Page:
Kfc starts out with the opposite of the Fargo disclaimer – a emphatic reassurance that the film’s events are purely fictional. Whether that’s a reaction against Fargo or just an attempt not to get sued, I don’t know, because Kfc will turn you off not just the titular chicken franchise, but food in general. This grotty little Vietnamese indie constantly assaults its audience with graphic, repellent imagery and a wet, visceral soundtrack that is somehow even more nauseating than the film’s visuals. Yet the film is strangely absorbing, and I found myself lost in its puzzle box structure.
Kfc depicts a daisy chain of atrocities, some violent, some sexual, all utterly repellent. At first I thought I was watching a twisted version of Richard Linklater’s Slacker, one where every passerby was a murderer, necrophiliac or cannibal. But watch carefully and connections emerge – while the film is told non-linearly, there is a strong through-line and the film rewards an engaged viewer.
Reminiscent of the worst horrors of Billy Tang’s infamous Category III output like Red to Kill and Run and Kill, Kfc, like those movies, has a surprisingly strong story and characterization that justify the grueling carnage and draws the connections between violent acts. And Le Binh Giang, a first-time director, clearly has talent to spare, knowing when to throw in darkly comic touches like kids lighting up under a prostitute’s bed while she entertains a john.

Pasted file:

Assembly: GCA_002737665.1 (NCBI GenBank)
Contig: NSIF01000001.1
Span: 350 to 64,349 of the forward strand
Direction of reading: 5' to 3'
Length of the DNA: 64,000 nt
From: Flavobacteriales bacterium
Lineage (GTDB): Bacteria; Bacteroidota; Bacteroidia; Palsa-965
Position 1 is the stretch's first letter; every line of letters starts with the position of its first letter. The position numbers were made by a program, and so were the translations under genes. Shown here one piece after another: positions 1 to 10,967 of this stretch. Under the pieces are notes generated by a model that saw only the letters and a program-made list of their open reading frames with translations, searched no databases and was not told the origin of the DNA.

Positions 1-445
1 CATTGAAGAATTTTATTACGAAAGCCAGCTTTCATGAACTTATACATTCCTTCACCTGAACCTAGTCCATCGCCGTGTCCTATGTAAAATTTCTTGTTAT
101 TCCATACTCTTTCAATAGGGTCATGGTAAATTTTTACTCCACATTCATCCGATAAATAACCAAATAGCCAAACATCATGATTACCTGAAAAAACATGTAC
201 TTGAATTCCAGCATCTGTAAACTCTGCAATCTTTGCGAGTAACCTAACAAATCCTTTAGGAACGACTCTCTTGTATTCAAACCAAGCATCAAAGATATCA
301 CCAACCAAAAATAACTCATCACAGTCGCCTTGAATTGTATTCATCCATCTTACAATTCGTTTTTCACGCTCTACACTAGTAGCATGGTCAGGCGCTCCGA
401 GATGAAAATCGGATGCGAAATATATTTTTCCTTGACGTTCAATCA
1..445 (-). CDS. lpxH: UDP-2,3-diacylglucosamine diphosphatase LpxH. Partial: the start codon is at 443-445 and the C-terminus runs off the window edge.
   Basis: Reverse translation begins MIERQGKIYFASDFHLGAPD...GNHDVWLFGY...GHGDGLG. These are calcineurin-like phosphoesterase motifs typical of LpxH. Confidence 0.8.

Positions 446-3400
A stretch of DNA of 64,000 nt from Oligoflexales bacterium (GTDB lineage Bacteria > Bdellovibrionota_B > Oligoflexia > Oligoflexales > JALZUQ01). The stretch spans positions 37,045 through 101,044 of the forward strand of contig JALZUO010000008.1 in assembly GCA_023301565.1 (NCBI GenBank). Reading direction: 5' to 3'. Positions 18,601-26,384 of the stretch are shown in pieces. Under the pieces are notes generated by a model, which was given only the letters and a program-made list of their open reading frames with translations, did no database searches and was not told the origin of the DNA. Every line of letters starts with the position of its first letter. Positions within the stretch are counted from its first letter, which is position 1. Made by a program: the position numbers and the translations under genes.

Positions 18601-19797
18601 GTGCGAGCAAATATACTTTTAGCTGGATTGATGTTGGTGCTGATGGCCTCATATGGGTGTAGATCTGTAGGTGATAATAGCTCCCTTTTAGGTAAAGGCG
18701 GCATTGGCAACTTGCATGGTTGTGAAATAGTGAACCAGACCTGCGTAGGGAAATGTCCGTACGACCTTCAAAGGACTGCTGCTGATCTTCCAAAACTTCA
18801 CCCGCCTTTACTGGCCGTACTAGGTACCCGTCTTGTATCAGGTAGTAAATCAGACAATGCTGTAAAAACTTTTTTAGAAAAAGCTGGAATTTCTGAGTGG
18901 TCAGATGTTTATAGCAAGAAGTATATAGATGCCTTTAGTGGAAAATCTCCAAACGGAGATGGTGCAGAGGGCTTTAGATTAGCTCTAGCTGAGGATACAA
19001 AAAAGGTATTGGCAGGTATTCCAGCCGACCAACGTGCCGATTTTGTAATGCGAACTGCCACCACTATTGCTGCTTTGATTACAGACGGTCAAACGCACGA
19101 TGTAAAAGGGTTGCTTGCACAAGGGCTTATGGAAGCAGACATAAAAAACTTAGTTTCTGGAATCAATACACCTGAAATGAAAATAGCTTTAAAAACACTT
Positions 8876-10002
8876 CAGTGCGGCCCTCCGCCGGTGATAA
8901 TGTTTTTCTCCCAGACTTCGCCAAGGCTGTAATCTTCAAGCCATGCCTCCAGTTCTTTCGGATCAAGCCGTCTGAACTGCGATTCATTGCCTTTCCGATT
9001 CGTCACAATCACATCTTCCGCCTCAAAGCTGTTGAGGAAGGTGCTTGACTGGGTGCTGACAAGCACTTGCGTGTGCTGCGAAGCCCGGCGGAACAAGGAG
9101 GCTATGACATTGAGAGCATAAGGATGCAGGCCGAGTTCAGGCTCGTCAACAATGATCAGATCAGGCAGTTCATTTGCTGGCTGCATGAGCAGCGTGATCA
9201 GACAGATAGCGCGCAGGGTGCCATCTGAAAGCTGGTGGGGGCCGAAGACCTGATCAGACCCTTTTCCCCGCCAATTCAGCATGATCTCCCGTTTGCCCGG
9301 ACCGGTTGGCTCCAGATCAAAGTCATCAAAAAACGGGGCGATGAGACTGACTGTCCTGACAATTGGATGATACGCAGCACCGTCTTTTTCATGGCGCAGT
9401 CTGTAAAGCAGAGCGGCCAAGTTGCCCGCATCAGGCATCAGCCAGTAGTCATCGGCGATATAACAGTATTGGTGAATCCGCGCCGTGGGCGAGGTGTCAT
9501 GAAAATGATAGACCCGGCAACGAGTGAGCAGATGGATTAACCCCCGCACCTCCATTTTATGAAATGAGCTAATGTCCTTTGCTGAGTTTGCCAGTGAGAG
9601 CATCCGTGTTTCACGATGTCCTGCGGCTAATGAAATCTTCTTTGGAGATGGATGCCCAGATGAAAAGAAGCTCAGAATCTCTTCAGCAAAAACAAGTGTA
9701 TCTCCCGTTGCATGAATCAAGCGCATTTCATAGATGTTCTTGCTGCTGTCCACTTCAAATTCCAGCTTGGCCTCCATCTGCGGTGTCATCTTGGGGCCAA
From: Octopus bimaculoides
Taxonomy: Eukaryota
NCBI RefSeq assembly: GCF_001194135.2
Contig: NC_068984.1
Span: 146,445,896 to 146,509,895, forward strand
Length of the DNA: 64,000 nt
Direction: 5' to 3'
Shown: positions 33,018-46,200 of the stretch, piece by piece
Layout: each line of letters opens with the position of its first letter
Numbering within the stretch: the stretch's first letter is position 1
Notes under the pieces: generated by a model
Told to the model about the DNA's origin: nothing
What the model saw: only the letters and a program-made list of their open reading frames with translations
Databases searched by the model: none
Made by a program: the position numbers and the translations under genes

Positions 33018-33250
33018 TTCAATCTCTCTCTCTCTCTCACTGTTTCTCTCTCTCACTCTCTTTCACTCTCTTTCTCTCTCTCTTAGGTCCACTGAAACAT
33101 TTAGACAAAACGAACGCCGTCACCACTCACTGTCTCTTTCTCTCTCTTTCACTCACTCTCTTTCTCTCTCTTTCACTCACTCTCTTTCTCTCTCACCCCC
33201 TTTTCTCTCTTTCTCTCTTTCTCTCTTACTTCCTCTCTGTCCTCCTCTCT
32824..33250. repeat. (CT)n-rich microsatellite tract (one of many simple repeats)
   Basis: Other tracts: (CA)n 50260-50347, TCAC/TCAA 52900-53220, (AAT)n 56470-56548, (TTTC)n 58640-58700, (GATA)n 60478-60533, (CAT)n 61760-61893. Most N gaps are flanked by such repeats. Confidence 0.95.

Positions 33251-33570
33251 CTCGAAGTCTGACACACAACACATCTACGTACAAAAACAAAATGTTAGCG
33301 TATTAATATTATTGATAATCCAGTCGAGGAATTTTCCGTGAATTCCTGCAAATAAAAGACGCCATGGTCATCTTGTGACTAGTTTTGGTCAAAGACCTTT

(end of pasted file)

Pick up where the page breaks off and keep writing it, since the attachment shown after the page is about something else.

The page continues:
Kfc is not for weak stomachs, but at a tidy 68 minutes, never overstays its welcome and heralds interesting developments in the perpetually overlooked Vietnamese film industry. Samuel Jamier, NYAFF Executive Director, singled this one out in his interview with CSB and I can see why.
2 1/2 out of 4 stars (Good). Kfc is playing as part of the New York Asian Film Festival on July 6, tonight.